Quoting classified internal NSA newsletters obtained from Snowden, The Guardian newspaper reported that Microsoft had helped the security agency find ways to circumvent its encryption on its Outlook.com portal's encrypted web chat function, and that the agency was given what the daily described as "pre-encryption stage" access to email on Outlook, including Hotmail email.
The Guardian, which did not release the NSA documents that it quoted, said that Microsoft had also provided the FBI with access to its SkyDrive service, a cloud storage service with millions of users.
Microsoft, according to The Guardian, also worked with the FBI to study how Outlook allowed users to create email aliases, while Skype, now owned by Microsoft, worked with the government to help it collect both the video and audio of conversations. It also reported that information collected through the NSA programme code-named PRISM was shared with both the FBI and the CIA.
Microsoft said in a statement that it only provided access to its systems when required to do so by court orders.
"We only ever comply with orders about specific accounts or identifiers, and we would not respond to the kind of blanket orders discussed in the press over the past few weeks," the company said in its statement. "To be clear, Microsoft does not provide any government with blanket or direct access to SkyDrive, Outlook.com, Skype or any Microsoft product. Finally, when we upgrade or update products legal obligations may in some circumstances require that we maintain the ability to provide information in response to a law enforcement or national security request."
The latest disclosure from documents leaked by Snowden underscores the increasingly close ties between the NSA and the high-tech community. Microsoft, Facebook and other companies have already been forced to address questions about their cooperation with the agency following Snowden's disclosure of the PRISM surveillance programme.
Many of the companies have repeatedly denied that they agree to blanket collection requests from the government, despite evidence that the government has for years collected huge amounts of phone and internet data from American citizens.
An NSA internet metadata collection programme revealed by Snowden, for example, was halted in 2011 only after two members of the Senate Intelligence Committee began to question its value.
Fearing a negative public response to their cooperation, some Silicon Valley companies are beginning to openly push back against the security agency. Yahoo, for example, is now asking the Foreign Intelligence Surveillance Court, the secret court that rules on data collection requests by the government, to allow it to make public the record of its 2008 challenge to the constitutionality of the law requiring it to provide its customer data to the agency.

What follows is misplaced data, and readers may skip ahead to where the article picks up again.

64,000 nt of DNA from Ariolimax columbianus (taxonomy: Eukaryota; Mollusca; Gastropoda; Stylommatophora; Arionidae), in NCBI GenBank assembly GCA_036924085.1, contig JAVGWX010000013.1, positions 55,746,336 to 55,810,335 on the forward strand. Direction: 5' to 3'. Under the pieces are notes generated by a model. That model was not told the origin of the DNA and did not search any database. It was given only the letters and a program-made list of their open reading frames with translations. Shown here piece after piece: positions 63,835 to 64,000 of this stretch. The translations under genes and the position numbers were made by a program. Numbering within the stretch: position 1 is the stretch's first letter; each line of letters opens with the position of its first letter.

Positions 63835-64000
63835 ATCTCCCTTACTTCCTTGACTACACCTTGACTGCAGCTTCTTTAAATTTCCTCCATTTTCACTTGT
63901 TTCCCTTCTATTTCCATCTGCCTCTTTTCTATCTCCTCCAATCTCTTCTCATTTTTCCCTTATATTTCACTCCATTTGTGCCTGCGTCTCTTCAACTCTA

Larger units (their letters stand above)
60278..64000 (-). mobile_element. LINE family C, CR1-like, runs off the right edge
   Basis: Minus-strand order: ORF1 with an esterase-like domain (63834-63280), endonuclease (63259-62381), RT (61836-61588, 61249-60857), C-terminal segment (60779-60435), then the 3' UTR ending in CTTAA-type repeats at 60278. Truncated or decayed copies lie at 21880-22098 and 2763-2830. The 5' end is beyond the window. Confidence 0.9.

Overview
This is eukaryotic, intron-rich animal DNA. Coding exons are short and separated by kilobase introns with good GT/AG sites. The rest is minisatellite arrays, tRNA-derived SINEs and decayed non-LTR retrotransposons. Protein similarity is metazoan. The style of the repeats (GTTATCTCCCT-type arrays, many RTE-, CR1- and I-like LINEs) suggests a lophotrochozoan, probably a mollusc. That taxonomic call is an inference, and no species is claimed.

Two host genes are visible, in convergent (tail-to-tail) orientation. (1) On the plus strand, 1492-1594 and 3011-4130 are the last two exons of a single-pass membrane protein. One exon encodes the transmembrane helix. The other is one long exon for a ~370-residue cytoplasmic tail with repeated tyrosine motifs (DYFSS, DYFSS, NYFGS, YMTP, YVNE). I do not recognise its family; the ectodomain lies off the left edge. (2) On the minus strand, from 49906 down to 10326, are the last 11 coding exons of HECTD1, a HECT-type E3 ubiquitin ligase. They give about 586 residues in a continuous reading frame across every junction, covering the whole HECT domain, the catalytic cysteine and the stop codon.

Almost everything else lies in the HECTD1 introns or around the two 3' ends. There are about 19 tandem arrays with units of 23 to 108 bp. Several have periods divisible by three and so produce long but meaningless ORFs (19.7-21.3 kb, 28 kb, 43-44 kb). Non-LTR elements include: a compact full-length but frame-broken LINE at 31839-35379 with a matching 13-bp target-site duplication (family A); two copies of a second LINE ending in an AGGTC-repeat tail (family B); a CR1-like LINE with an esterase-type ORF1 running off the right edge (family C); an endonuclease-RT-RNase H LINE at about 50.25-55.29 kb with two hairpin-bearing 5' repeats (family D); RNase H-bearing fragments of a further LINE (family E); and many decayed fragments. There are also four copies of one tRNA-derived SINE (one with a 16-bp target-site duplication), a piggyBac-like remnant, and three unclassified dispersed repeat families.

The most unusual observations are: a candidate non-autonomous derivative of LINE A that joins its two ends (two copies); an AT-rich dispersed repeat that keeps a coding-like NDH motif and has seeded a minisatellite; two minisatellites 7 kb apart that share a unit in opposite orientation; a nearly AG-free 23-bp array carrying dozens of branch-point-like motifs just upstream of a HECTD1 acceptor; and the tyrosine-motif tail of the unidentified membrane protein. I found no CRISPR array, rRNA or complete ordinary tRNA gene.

A Yahoo spokeswoman said Thursday that the company was "seeking permission from the FISA court to unseal the arguments and orders from the 2008 case".
Yahoo said in a public filing with the FISA court this week that releasing documents about the 2008 case would allow it " to demonstrate that it objected strenuously to the directives that are now the subject of debate, and objected at every stage of the proceeding, but that these objections were overruled and its request for a stay was denied."
Signs of a popular backlash against the security agency's large-scale collection of the personal data of Americans have convinced a leading privacy advocate in Congress that the Obama administration may soon begin to back away from the most aggressive components of the agency's domestic surveillance programmes.
The advocate, Senator Ron Wyden, an Oregon Democrat and a member of the Senate Intelligence Committee, said in an interview Thursday that he believed that the security agency might soon abandon the bulk collection of the telephone calling data of millions of Americans.
The current controversy over the agency's surveillance policies was first set off after Snowden leaked a secret FISA court order telling Verizon to turn over calling data from all of its customers. Wyden now believes that the White House is beginning to recognise that the programme raises so many privacy concerns that it is willing to drop it.
"I have a feeling that the administration is getting concerned about the bulk phone records collection, and that they are thinking about whether to move administratively to stop it," he said. He added he believed that the continuing controversy prompted by Snowden had changed the political calculus in Congress over the balance between security and civil liberties, which has been heavily weighted toward security since the September 11, 2001, terrorist attacks.
"I think we are making a comeback," Wyden said, referring to privacy and civil liberties advocates.